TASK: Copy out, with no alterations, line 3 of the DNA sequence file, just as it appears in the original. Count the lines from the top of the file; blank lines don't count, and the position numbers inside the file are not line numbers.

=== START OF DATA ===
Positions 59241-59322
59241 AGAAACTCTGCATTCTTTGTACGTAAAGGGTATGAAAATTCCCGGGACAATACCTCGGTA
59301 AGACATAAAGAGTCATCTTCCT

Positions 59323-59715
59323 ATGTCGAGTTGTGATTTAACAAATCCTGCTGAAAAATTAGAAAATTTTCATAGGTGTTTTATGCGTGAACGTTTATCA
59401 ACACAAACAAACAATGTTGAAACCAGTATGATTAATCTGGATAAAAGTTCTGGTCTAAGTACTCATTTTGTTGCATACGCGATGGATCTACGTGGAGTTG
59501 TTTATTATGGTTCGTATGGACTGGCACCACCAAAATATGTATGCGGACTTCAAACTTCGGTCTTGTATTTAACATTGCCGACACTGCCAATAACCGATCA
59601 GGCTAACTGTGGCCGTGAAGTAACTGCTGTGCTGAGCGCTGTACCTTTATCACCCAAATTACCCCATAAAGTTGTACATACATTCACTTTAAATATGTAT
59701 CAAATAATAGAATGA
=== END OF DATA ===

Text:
59301 AGACATAAAGAGTCATCTTCCT